In favor of recording court interpreter performance

When it comes to defining professionalism I’m a bit old school; to me, it is a two-way street. I mean that the true determinant of a professional is neither being paid or the rate of the pay itself – ideally that merely reflects success in the market place – but the degree of accountability given by the profession. That may well sound like a somewhat meaningless truism but when applied to the current state of court interpreting in the United States, at least based on my own observations and experiences in Nevada and California, I’m not so sure we can collectively truly claim that we own that gold standard. What guarantee can we really offer an objectively observing layperson that we truly do a good job as qualified and professional state court interpreters?

At this moment I’d say not that much, quite frankly. I find that a very unsettling thought, as I deliberately referred to qualified and professional state court interpreters. Contrary to using so-called provisionally qualified interpreters – whether pressed into service in a pinch, absent any qualified alternatives or following questionable hiring standards doing so is, like the proverbial Hail Mary pass, a dangerous resort justifiable only by a true state of emergency – the use of qualified, professional court interpreters implies and in my opinion actually demands very high standards of accountability. So, restating that previous question: what can we show to back our hard-earned badges, in support of our professional authority, and justifying our standing as a reliable language equalizing instrument of the Court?

Actually, there is also a very materially grounded argument in favor of seeking a solid answer to that question, just based on our essential role as public servants. As we work for the Courts, we work within one of three branches of government. That should already motivate us to show a fair amount of accountability toward our funding, provided by hard-working taxpayers. So, we owe that responsible exercise in transparency not only to our profession and our clients – be it the courts or the non-native English-speaking parties we serve – but also and especially to our material sponsors: We, the People. I see it as part of our contract with society.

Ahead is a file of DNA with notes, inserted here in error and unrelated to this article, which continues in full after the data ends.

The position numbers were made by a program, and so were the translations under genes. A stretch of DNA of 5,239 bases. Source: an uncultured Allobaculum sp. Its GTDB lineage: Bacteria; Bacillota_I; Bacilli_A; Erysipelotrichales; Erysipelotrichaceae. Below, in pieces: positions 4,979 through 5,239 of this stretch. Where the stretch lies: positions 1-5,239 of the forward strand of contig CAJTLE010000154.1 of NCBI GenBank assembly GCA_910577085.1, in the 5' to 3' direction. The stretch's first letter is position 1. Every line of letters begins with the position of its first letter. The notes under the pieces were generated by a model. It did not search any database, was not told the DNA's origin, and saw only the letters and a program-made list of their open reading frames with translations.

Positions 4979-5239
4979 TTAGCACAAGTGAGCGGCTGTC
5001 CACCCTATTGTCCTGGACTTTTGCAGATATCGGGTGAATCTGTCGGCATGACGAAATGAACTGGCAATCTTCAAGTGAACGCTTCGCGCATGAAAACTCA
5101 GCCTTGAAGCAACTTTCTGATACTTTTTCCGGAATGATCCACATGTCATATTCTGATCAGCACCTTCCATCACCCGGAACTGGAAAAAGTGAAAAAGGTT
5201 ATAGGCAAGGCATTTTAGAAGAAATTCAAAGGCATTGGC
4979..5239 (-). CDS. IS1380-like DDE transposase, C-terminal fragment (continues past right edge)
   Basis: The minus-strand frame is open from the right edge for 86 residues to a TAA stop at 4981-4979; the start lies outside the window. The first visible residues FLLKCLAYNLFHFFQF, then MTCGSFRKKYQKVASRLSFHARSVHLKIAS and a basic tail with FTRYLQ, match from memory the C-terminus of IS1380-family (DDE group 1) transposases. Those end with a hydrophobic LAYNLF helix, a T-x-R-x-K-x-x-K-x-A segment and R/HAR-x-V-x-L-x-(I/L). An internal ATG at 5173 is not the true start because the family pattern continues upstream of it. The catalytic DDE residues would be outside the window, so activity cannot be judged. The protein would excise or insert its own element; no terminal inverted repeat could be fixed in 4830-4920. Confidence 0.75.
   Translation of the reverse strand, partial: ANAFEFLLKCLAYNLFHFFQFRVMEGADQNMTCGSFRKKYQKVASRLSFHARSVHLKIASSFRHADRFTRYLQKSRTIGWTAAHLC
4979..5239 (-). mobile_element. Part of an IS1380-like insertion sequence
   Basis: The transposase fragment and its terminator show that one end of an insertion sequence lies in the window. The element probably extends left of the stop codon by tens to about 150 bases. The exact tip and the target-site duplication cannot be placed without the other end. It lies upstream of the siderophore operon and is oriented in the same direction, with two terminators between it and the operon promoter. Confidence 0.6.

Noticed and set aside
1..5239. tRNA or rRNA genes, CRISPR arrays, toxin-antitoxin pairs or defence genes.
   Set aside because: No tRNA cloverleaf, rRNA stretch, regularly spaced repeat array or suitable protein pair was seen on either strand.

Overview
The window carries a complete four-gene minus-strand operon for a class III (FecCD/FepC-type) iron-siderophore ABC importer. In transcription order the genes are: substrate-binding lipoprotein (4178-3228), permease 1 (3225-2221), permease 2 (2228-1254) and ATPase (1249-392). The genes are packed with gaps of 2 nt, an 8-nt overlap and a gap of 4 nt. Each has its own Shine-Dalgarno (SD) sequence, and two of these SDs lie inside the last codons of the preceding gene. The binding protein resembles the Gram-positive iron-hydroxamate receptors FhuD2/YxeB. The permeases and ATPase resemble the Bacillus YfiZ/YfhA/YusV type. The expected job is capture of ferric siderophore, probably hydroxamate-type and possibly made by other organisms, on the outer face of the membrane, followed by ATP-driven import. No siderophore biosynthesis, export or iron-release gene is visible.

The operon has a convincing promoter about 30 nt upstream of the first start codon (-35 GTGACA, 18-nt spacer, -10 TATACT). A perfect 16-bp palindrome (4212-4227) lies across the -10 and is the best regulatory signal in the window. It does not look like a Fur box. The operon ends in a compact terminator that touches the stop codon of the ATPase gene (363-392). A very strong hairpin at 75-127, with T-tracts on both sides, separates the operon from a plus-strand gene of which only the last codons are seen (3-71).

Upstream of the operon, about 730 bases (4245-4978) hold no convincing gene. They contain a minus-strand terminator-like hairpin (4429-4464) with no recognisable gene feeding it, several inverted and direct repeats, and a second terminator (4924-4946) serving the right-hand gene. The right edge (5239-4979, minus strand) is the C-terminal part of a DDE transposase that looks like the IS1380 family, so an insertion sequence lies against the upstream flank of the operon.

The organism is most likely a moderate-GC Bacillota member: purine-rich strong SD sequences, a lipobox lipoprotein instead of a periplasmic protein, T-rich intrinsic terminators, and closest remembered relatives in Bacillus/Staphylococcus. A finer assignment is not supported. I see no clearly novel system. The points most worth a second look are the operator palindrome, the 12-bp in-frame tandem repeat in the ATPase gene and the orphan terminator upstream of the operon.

Now, looking more closely at the intrinsic value of an interpreter badge, those aren’t given out in cereal boxes of course. We must earn them. And when we do, it is because we have satisfactorily demonstrated competency in several specific areas of knowledge, skills and abilities, or SKAs as human resources managers refer to it. But exams only measure performance at that particular moment. After passing the court interpreter exams, there are no further checkpoints to prove ongoing competency. As long as one meets the continuing education requirements, regularly submits the necessary paperwork, pays the applicable fees, and doesn’t run afoul of the Code of Professional Responsibilities, there are no mandatory exams after initially having earned the court interpreter badge. I find that by itself a remarkable thing to ponder; I’ll reflect on that more deeply on a separate occasion.

Keeping that in mind, it troubles me that a court interpreter all too often is the only person in the courtroom able to determine whether he or she is doing the job competently. To me, this is anything but an academic consideration. The very essence of integrity of the judicial system demands that statements are reliably translated. Whenever that assumption is challenged there had better be a solid answer. Absent currently unrealistic possibilities, such as always having a second qualified interpreter present, what can we do then to afford a reasonable recourse, whether on the spot or after the fact, when a court interpreter’s competent performance is challenged with no one else present to authoritatively settle the issue?

In my opinion, the key to answering this fundamental question of professional transparency is in defining proper measures of accountability, after the same standards and principles that are ordinarily applied as well to native level English speakers in our courts. Although I have a quibble or two with the proposition I occasionally hear, according to which a court interpreter’s essential role is to put a non-native English speaker on the same footing as a native English speaker of a like background (that topic is great material for a separate exploration as well) I naturally subscribe to that fundamental notion of equity and parity.